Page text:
Mapping leaps and a vision for a national real estate registry

Q-and-A with GIS pioneer Donald Cooke

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Decades before Google Maps and other online mapping technologies would transform real estate search, Donald Cooke was plugging away on a U.S. Census Bureau project that would pave the way for digitalization of geographic information systems industry.

A proponent of making government information more accessible to the public, Cooke participated on a pioneering Census Bureau digital database project in the late 1960s. In 1980 he founded Geographic Data Technology Inc., a company that was contracted by the Census Bureau to digitize data sets.

Fifteen years ago, Cooke discussed advances in digital mapping and geocoding during the premier Real Estate Connect conference in San Francisco.

In 2004, Cooke’s firm was acquired by Tele Atlas, a company that TomTom acquired in 2008. The company supplies data to Google Maps and to other providers of mobile and online mapping services, and also provides technology for automotive navigation systems.

Cooke now serves as community mapping evangelist for ESRI, a GIS firm based in Redlands, Calif.

He reflected on the past 15 years of technological innovation, and what’s in store, during a Q-and-A with Inman News.

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Q: What was most memorable to you about your participation in the first Real Estate Connect event, 15 years ago?

A: I was honored to be at the event and impressed that digital mapping, GIS and geocoding were recognized as subjects pertinent to the real estate industry.

 
Q: What attracted you to participate in Real Estate Connect in those early days?

A: Commercial use of geospatial technologies was starting to take off in the mid-90s and it was appealing to present at a subject-area conference as opposed to the technology-focused GIS and Business Geographics gatherings.

Q: What was most unexpected to you about how technology has transformed the real estate industry in the last 15 years, or how technology has transformed society in general?

A: The impact of the Internet and World Wide Web were surprises to me. I had used email and FTP for many years and had seen the Mosaic browser in the early 1990s. But I had no clue of the effect that Netscape would have when it rolled out about a year before the Real Estate Connect conference and the age of a commercial Web began.

I’m sometimes cast as a visionary, but I had no idea of the extent to which these technologies would change our lives. I suppose some pundits immediately envisioned sites like Wikipedia and Zillow, but it sure wasn’t me.

Q: What current technological trend is most interesting to you, and why?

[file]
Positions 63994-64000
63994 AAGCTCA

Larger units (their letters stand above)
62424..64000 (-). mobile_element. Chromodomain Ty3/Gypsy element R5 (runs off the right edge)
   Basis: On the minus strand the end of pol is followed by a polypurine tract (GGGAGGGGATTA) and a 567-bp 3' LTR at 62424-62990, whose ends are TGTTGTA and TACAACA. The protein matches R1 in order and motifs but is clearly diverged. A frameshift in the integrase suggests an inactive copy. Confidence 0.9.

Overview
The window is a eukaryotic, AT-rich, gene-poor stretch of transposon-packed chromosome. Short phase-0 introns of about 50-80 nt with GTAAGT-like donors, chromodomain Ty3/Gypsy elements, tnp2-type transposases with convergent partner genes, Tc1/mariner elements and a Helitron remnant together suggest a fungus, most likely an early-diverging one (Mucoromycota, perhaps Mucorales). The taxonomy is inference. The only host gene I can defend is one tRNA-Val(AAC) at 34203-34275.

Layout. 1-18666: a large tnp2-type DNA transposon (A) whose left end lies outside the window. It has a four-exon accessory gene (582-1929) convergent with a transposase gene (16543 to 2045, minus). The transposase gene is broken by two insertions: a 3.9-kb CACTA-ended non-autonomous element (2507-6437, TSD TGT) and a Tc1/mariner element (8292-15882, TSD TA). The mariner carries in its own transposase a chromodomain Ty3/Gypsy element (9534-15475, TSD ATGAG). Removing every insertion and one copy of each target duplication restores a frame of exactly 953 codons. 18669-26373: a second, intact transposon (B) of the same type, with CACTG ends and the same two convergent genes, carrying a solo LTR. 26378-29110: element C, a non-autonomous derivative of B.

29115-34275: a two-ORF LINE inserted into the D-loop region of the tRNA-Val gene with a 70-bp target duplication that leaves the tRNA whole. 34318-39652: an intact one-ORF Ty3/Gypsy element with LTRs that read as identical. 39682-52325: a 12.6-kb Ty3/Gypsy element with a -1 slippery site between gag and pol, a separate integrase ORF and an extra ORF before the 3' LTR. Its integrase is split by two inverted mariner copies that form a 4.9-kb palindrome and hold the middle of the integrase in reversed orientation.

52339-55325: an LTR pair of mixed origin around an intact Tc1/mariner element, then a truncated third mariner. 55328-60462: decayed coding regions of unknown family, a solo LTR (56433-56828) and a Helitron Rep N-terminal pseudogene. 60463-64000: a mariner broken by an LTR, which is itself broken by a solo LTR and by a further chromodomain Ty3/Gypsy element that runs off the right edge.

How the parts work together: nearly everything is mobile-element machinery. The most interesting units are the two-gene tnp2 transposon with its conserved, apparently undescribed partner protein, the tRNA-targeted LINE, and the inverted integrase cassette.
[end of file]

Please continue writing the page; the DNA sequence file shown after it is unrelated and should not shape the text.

A: Well, it’s really the convergence of several trends: Smartphones and iPads, cloud computing, ubiquitous high-speed connectivity, and data and applications manifesting themselves as services. I don’t think any sector of computing will be untouched by this.

Twenty years ago, if I wanted a map on my computer I would go to a portal, find and download a shapefile, and run some GIS software. Now, my smartphone reports where I am and a server somewhere in the cloud ships me a dozen little image files that assemble themselves into a map on my device.

Or the server sends a packet of vectors describing my neighborhood and software on my phone renders a 3-D image of my surroundings. The idea of software or data sets being shipped in a box is dead. It’s a new world of free or rented services.

Q: What has surprised you about things that haven’t changed as much for the real estate industry in the past 15 years? What do you believe are barriers to change, if any?

A: For me anyway, the importance of going onsite and kicking the tires won’t ever change. Plus, the opinions of experienced real estate people are invaluable, especially when transferring to a new part of the country.

I’m shopping for a house now and having an agent who grew up in town and has lived here for over 50 years is very reassuring.

Q: How has technology shaped or changed consumer behavior in the past 15 years?

A: I’m amazed at how accustomed I am to replacing technology like a smartphone every couple of years. I look back just a few years and I can’t believe I thought whatever I was using at the time was great.

Of course, the bulk of my costs go to connectivity, which makes it all the easier to keep on upgrading. It’s funny — cars last a lot longer nowadays but electronics have a useful life of 18-24 months.

Q: How has consumer behavior shaped or changed technology in the past 15 years?